Sepia, sometimes black and white, photograph memories of him haunted me. “I never got to say goodbye,” I’d tell myself. “I never got to say goodbye.” It angered me that life went on as it had before. I wanted people to remember the short yet incredibly strong man with a personality that extended across all the isles of Greece. He died in Chicago; I was in New Mexico. He didn’t die alone I told myself. He couldn’t have. And that was when we got it in the mail from my grandmother. My grandfather’s black fisherman’s hat, wrapped in white paper.

In the threads of that old hat you could the scars of war, the threads of betrayal and warfare and the compromise of those he trusted most in his life. You could see tenacity; shards of ice from the frosty Atlantic from when he jumped the side of a ship with the courage to start anew in a land that wasn’t ready for him. You could see national pride and you’d probably laugh at the time he said that he’d get rid of any part of him that wasn’t fully Greek. He worshipped Alexander the Great and furiously denied the fact that the ancient ruler might not have been Greek after all. In the lining of that hat was laughter, pain, confidence, strength, anger and a softness afforded by time.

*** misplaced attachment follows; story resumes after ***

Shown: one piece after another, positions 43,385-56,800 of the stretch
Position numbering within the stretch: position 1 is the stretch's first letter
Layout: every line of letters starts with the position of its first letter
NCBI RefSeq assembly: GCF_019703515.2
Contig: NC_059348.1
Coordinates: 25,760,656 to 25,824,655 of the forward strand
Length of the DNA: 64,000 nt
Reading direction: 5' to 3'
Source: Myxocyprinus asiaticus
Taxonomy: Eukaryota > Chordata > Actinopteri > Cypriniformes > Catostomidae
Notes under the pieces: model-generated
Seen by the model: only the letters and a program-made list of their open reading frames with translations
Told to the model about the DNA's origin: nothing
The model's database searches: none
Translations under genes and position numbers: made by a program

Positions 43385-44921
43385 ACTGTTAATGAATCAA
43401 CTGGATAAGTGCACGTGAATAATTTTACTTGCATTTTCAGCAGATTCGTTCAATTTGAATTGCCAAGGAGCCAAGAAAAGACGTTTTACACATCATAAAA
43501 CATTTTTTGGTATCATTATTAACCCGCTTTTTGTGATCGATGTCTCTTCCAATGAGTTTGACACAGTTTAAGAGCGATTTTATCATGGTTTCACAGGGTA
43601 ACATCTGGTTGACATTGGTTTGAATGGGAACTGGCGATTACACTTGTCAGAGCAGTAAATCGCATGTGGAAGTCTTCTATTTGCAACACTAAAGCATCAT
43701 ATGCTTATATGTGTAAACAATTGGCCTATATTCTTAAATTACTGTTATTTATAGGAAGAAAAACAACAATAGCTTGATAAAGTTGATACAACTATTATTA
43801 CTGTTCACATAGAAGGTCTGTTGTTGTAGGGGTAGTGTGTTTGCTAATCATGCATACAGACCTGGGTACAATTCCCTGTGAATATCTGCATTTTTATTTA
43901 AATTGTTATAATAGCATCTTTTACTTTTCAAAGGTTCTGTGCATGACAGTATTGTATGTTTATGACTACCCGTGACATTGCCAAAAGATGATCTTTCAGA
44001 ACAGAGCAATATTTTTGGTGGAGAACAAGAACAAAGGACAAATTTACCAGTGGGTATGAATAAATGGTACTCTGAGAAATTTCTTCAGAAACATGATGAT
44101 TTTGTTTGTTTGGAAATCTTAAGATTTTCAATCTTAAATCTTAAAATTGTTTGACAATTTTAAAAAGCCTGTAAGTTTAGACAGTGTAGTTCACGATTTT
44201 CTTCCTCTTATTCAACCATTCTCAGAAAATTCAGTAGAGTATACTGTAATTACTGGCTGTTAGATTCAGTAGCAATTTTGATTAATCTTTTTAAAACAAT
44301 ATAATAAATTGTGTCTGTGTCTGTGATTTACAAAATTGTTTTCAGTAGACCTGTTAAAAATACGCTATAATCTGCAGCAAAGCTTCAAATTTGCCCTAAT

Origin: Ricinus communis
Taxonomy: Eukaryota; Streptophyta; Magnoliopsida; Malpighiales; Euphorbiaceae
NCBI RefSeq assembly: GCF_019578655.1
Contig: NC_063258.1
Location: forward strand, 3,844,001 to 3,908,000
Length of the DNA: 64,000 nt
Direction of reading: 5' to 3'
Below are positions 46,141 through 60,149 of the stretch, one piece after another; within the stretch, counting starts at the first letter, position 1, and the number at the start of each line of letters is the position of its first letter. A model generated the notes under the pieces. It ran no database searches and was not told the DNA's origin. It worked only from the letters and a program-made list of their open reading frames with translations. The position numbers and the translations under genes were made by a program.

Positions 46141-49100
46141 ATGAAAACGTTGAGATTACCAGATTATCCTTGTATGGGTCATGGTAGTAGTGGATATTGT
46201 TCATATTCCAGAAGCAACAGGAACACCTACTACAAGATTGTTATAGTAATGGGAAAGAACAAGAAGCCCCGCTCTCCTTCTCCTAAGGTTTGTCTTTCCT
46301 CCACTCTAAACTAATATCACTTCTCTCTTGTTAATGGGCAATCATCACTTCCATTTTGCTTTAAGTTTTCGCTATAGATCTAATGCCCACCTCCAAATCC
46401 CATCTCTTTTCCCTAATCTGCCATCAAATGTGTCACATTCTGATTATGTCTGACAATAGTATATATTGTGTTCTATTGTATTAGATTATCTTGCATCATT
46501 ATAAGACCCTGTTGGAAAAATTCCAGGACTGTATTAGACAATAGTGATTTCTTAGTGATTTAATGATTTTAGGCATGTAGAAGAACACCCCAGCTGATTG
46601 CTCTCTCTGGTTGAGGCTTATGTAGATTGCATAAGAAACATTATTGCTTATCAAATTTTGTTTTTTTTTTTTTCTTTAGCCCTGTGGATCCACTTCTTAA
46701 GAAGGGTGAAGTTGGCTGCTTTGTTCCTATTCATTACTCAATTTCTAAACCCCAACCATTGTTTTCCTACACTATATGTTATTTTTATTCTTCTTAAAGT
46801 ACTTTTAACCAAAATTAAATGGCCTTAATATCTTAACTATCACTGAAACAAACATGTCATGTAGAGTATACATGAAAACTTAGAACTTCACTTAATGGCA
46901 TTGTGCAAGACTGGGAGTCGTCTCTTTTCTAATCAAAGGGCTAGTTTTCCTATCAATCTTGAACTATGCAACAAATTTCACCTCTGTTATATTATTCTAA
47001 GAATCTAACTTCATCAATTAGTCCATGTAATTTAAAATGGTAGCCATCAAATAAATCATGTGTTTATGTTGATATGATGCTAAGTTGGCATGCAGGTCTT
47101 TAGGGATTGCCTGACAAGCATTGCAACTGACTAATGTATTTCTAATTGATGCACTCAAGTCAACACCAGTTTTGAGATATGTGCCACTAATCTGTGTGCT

I no longer wear my grandfather’s fisherman hat. The comforting scents of Old Spice and shaving cream have long disappeared. The familiar map of stains and marks were washed away, and now they are replaced by new landscapes of dust. The hat sits on a bookshelf back in New Mexico, miles away from me as I sit writing these words. But in reality, he’s not that far. I realize this now.

One hat could never contain the spirit underneath its brim. I think of him whenever I cross the oceans that life presents me. He lives in the threads, buttons and weaves of my life, when I take tests, find myself in dark alleys and face challenges. He’s there. I swear. You just have to look deep enough. The man who sometimes felt like war came with him to America. The man who laughed like mahogany in between sentences of Greek I wish I understood. The man who showed me what it was like to jump into riptides.

I sometimes wonder what he’d say to me now. He’d put his hand on my shoulder, give it a squeeze. Say something in Greek to me with that mischievous gleam in his eyes, and then softly turn down the street. He’d stop for a second before he turned the corner and give one of his smiles softened by time. Then he’d disappear on his way to another place, Greek fisherman’s cap on his head.

The views expressed in this column are those of the author and not necessarily those of The Observer.